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Venture

Robert Trigaux

Florida probes 5 for-profit colleges for students stuck with big debts, poor job prospects

20

October

kaplanuniversitylogo.jpgWake up and good morning. Five for-profit colleges are being investigated by Florida’s attorney general for possible misrepresentations about financial aid, recruitment and accreditation. Bloomberg News reports that the civil investigation began after consumer complaints and the U.S. Government Accountability Office issued a report for a U.S. Senate hearing in August about for-profit colleges.

argosyuniversitylogo.gifThat GAO report found that representatives from all 15 for-profit schools it had visited offered misleading or fraudulent information to undercover agents posing as prospective students. Here's the Bloomberg story.

medvance_logo.gifThe five schools under investigation by the state AG's economic crimes unit include:

* Kaplan, owned by the Washington Post Co. Here's more from the state attorney general.

* Argosy Education Group Inc., part of Education Management Corp. Here's more from the state attorney general.

* MedVance Institute, part of Education Group Inc. Here's more from the state attorney general.

universityofphoenixlogo.gif* University of Phoenix, owned by Apollo Group Inc. Here's more from the state attorney general.

* And Everest College (also known as Florida Metropolitan University), part of Corinthian Colleges Inc. Here's more from the state attorney general.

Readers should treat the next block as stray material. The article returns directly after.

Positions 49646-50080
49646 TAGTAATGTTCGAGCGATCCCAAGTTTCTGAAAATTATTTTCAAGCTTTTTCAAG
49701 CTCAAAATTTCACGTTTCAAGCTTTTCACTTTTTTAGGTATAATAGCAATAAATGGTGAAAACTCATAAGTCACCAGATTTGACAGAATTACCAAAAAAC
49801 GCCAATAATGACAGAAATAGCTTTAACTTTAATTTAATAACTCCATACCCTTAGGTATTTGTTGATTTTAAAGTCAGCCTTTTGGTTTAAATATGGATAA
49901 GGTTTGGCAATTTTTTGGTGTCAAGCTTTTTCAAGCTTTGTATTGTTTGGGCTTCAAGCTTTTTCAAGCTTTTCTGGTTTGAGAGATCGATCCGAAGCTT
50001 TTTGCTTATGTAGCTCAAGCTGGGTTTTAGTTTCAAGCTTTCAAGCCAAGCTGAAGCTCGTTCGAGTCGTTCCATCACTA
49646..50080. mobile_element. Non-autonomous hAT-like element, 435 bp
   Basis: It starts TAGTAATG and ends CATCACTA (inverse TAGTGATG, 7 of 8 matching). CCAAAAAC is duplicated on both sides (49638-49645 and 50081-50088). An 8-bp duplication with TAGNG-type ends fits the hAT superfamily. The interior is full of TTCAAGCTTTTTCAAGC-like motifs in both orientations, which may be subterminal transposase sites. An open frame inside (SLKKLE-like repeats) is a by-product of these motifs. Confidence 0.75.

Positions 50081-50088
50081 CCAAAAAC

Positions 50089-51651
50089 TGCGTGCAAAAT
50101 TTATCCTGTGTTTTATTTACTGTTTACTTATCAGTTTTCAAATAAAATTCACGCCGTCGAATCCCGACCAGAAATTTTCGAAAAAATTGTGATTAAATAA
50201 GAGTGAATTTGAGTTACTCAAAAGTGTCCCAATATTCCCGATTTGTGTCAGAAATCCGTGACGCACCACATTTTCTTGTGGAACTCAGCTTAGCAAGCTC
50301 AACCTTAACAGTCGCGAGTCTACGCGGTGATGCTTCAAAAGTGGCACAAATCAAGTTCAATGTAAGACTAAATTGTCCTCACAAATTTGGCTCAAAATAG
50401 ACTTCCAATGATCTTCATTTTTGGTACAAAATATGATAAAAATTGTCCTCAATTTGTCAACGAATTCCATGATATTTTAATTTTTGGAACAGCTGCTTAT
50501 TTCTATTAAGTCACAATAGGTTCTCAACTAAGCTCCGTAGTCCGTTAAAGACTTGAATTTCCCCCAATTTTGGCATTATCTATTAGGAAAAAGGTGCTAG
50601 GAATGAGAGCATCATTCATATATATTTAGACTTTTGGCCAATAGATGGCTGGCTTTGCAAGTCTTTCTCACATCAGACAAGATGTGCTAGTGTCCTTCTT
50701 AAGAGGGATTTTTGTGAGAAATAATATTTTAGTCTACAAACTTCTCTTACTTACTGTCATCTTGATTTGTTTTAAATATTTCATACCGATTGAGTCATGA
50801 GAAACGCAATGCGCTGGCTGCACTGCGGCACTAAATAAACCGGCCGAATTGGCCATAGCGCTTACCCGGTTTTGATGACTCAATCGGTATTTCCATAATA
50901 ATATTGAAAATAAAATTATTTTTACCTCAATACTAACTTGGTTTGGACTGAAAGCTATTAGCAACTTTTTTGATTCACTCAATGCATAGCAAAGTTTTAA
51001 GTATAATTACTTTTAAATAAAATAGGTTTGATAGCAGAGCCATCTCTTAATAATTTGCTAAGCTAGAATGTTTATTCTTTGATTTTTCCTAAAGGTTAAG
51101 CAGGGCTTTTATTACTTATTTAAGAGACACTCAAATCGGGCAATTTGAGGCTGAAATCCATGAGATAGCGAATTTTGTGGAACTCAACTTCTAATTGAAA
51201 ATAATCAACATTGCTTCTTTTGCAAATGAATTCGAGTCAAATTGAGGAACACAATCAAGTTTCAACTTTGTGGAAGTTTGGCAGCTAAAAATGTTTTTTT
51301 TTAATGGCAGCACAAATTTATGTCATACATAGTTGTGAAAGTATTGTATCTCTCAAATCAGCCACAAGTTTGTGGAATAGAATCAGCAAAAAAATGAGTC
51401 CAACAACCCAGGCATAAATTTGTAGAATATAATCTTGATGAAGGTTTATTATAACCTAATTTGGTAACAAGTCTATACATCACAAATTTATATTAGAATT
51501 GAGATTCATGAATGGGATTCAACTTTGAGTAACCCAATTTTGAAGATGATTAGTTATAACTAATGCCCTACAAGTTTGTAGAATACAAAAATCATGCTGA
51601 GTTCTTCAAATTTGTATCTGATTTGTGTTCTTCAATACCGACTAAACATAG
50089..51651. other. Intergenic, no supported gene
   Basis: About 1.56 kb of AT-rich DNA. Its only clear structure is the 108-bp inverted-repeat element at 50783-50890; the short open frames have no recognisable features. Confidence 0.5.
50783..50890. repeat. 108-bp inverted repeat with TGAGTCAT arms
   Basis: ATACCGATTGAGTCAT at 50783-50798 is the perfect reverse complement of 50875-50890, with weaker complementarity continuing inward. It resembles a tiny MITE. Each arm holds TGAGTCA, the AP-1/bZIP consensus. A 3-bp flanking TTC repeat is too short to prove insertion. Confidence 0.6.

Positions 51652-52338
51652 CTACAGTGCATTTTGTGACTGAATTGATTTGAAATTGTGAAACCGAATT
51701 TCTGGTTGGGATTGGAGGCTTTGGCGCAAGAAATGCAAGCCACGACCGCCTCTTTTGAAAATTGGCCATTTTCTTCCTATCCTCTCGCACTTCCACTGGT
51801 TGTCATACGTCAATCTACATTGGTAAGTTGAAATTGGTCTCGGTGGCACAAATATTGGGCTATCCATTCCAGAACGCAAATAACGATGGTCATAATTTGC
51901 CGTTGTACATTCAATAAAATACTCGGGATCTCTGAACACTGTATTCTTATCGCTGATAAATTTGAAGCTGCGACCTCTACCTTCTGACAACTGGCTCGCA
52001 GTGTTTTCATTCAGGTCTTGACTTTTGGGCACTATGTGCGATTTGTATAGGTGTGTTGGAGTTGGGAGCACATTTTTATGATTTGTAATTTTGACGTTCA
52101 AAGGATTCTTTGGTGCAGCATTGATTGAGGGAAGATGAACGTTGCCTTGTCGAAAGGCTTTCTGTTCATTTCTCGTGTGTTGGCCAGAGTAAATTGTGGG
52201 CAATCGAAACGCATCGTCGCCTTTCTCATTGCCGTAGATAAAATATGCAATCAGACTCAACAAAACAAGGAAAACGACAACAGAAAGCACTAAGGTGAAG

floridametropolitanuniversitylogo.gifThe Dow Jones wire reports that for-profit colleges have been under fire lately for their aggressive recruiting tactics, with government officials calling into question the schools' quality of education and high price tags. The U.S. Senate is conducting a series of hearings on the issue, while the U.S. Department of Education is set to release a series of rules this winter that would penalize schools that graduate students with heavy debt loads and poor job prospects.

Here's what the GAO (an investigative arm of the U.S. Congress). in its report, states it found when it went undercover at 15 for-profit colleges:

"Undercover tests at 15 for-profit colleges found that 4 colleges encouraged fraudulent practices and that all 15 made deceptive or otherwise questionable statements to GAO's undercover applicants. Four undercover applicants were encouraged by college personnel to falsify their financial aid forms to qualify for federal aid--for example, one admissions representative told an applicant to fraudulently remove $250,000 in savings.

"Other college representatives exaggerated undercover applicants' potential salary after graduation and failed to provide clear information about the college's program duration, costs, or graduation rate despite federal regulations requiring them to do so."

-- Robert Trigaux, Times Business Columnist

[Last modified: Wednesday, October 20, 2010 8:45am]

    

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